Multidimension bridge sampling (CoRe in CiRM [5])

Since Bayes factor approximation is one of my areas of interest, I was intrigued by Xiao-Li Meng’s comments during my poster in Benidorm that I was using the “wrong” bridge sampling estimator when trying to bridge two models of different dimensions, based on the completion (for \theta_2=(\mu,\sigma^2) and \mu=\theta_1 missing from the first model)

B^\pi_{12}(x)= \dfrac{\displaystyle{\int\pi_1^*(\mu|\sigma^2){\tilde\pi}_1(\sigma^2|x) \alpha(\theta_2) {\pi}_2(\theta_2|x)\hbox{d}\theta_2}}{ \displaystyle{\int{\tilde\pi}_2(\theta_2|x)\alpha(\theta_2) \pi_1(\sigma^2|x)\hbox{d}\sigma^2 } \pi_1^*(\mu|\sigma^2) \hbox{d}\mu }\,.

When revising the normal chapter of Bayesian Core,  here in CiRM, I thus went back to Xiao-Li’s papers on the topic to try to fathom what the “true” bridge sampling was in that case. In Meng and Schilling (2002, JASA), I found the following indication, “when estimating the ratio of normalizing constants with different dimensions, a good strategy is to bridge each density with a good approximation of itself and then apply bridge sampling to estimate each normalizing constant separately. This is typically more effective than to artificially bridge the two original densities by augmenting the dimension of the lower one”. I was unsure of the technique this (somehow vague) indication pointed at until I understood that it meant  introducing one artificial posterior distribution for each of the parameter spaces and processing each marginal likelihood as an integral ratio in itself. For instance, if \eta_1(\theta_1) is an arbitrary normalised density on \theta_1, and \alpha is an arbitrary function, we have the bridge sampling identity on m_1(x):

\int\tilde{\pi}_1(\theta_1|x) \,\text{d}\theta_1 = \dfrac{\displaystyle{\int \tilde{\pi}_1(\theta_1|x) \alpha(\theta_1) {\eta}_1(\theta_1)\,\text{d}\theta_1}}{\displaystyle{\int\eta_1(\theta_1) \alpha(\theta_1) \pi_1(\theta_1|x) \,\text{d}\theta_1}}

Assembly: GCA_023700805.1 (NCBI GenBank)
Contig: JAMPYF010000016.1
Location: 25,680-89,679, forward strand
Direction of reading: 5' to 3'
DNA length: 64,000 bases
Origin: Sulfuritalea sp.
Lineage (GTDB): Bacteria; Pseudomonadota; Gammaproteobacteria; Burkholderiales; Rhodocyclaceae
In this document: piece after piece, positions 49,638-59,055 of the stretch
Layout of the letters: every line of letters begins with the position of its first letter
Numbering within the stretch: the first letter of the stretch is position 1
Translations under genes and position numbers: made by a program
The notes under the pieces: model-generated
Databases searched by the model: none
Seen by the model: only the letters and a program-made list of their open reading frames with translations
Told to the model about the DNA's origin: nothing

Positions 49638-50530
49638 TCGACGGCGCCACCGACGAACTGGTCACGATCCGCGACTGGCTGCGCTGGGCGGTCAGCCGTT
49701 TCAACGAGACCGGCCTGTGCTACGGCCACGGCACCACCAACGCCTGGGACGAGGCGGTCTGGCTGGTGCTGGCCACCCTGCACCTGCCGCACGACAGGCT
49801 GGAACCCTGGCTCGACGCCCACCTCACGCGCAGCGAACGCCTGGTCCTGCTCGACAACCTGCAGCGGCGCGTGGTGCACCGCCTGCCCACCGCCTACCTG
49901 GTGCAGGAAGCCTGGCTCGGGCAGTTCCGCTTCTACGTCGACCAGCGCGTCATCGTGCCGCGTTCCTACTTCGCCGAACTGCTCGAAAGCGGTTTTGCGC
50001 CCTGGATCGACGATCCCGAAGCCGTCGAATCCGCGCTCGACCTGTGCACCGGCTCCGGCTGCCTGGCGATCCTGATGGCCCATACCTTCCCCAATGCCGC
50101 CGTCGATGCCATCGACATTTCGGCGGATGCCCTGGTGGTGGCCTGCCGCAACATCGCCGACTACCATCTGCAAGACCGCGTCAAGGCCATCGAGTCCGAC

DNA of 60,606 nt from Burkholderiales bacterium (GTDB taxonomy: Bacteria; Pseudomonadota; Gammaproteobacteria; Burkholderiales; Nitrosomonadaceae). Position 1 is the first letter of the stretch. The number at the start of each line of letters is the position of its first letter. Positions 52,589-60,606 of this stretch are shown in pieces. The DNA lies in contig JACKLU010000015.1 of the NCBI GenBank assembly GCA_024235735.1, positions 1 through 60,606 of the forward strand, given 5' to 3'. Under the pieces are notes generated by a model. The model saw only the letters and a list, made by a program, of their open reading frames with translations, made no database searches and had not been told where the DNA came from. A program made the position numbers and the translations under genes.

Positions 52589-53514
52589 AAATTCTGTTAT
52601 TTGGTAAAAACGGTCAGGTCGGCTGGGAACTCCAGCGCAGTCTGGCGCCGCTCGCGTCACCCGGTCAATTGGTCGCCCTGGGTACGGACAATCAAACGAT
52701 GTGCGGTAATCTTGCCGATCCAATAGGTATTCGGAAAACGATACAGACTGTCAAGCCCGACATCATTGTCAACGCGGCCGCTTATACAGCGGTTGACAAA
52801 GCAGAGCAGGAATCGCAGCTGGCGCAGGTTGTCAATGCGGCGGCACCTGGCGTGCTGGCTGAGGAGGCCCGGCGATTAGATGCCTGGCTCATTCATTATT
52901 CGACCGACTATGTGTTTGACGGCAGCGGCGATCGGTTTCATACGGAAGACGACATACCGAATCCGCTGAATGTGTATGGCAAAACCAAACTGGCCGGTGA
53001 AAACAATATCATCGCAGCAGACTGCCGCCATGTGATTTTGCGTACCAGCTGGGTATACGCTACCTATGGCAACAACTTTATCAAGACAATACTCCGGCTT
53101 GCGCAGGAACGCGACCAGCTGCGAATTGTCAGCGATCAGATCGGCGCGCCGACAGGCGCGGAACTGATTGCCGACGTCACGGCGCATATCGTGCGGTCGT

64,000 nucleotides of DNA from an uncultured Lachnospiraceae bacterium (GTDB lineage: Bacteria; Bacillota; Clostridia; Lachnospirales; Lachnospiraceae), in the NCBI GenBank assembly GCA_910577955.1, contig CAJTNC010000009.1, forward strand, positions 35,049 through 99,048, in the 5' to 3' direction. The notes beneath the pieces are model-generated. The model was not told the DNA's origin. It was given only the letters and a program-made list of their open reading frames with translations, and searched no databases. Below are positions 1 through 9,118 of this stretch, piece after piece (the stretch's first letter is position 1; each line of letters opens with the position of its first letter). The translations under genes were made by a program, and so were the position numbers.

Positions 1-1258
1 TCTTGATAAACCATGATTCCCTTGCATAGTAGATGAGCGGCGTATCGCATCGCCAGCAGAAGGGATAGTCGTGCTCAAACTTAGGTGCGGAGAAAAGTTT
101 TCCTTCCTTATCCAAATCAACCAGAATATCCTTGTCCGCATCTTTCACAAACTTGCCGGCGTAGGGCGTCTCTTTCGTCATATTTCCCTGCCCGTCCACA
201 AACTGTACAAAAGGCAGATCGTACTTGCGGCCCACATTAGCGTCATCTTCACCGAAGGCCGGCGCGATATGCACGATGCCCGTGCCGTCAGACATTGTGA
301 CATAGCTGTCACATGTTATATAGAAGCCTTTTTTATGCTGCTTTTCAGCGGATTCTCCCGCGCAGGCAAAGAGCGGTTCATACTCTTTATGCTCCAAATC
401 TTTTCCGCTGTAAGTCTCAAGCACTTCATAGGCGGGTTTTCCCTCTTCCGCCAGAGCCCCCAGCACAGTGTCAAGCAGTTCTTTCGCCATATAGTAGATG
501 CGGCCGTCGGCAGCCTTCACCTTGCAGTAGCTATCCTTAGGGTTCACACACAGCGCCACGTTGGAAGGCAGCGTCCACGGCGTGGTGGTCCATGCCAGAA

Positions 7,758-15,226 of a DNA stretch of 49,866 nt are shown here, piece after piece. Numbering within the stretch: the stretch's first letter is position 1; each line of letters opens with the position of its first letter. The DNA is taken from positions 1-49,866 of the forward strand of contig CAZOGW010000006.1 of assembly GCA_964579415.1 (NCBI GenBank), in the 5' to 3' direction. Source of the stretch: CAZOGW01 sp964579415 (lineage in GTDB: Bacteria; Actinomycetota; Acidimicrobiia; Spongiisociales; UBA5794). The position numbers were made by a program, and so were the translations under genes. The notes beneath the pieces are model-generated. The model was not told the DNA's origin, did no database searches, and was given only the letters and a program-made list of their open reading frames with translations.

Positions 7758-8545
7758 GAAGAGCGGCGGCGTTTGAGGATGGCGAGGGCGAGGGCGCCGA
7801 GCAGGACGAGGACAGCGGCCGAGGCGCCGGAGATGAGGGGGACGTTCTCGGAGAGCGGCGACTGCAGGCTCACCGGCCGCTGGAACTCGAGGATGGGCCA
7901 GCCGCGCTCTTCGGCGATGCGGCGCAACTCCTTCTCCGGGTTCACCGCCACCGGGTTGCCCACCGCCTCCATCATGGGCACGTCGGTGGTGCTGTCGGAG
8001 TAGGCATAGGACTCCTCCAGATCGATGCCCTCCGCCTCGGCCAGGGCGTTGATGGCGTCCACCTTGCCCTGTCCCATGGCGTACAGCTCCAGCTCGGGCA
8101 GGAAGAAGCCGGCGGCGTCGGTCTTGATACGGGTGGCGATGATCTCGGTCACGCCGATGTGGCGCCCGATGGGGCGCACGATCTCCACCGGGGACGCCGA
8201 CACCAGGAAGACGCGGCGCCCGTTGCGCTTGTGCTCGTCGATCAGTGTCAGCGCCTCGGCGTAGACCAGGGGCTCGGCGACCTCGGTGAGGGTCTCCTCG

Therefore, the optimal choice of \alpha leads to the approximation

\widehat m_1(x) = \dfrac{\displaystyle{\sum_{i=1}^N {\tilde\pi}_1(\theta^\eta_{1i}|x)\big/\left\{{m_1(x) \tilde\pi}_1(\theta^\eta_{1i}|x) + \eta(\theta^\eta_{1i})\right\}}}{\displaystyle{ \sum_{i=1}^{N} \eta(\theta_{1i}) \big/ \left\{{m_1(x) \tilde\pi}_1(\theta_{1i}|x) + \eta(\theta_{1i})\right\}}}

when \theta_{1i}\sim\pi_1(\theta_1|x) and \theta^\eta_{1i}\sim\eta(\theta_1). More exactly, this approximation is replaced with an iterative version since it depends on the unknown m_1(x). The choice of the density \eta is obviously fundamental and it should be close to the true posterior \pi_1(\theta_1|x) to guarantee good convergence approximation. Using a normal approximation to the posterior distribution of \theta or a non-parametric approximation based on a sample from \pi_1(\theta_1|\mathbf{x}), or yet again an average of MCMC proposals are reasonable choices.

The boxplot above compares this solution of Meng and Schilling (2002, JASA), called double (because two pseudo-posteriors \eta_1(\theta_1) and \eta_2(\theta_2) have to be introduced), with Chen, Shao and Ibragim (2001) solution based on a single completion \pi_1^* (using a normal centred at the estimate of the missing parameter, and with variance the estimate from the simulation), when testing whether or not the mean of a normal model with unknown variance is zero. The variabilities are quite comparable in this admittedly overly simple case. Overall, the performances of both extensions are obviously highly dependent on the choice of the completion factors, \eta_1 and \eta_2 on the one hand and \pi_1^* on the other hand, . The performances of the first solution, which bridges both models via \pi_1^*, are bound to deteriorate as the dimension gap between those models increases. The impact of the dimension of the models is less keenly felt for the other solution, as the approximation remains local.

Leave a Reply

Fill in your details below or click an icon to log in: Logo

You are commenting using your account. Log Out /  Change )

Twitter picture

You are commenting using your Twitter account. Log Out /  Change )

Facebook photo

You are commenting using your Facebook account. Log Out /  Change )

Connecting to %s

This site uses Akismet to reduce spam. Learn how your comment data is processed.

%d bloggers like this: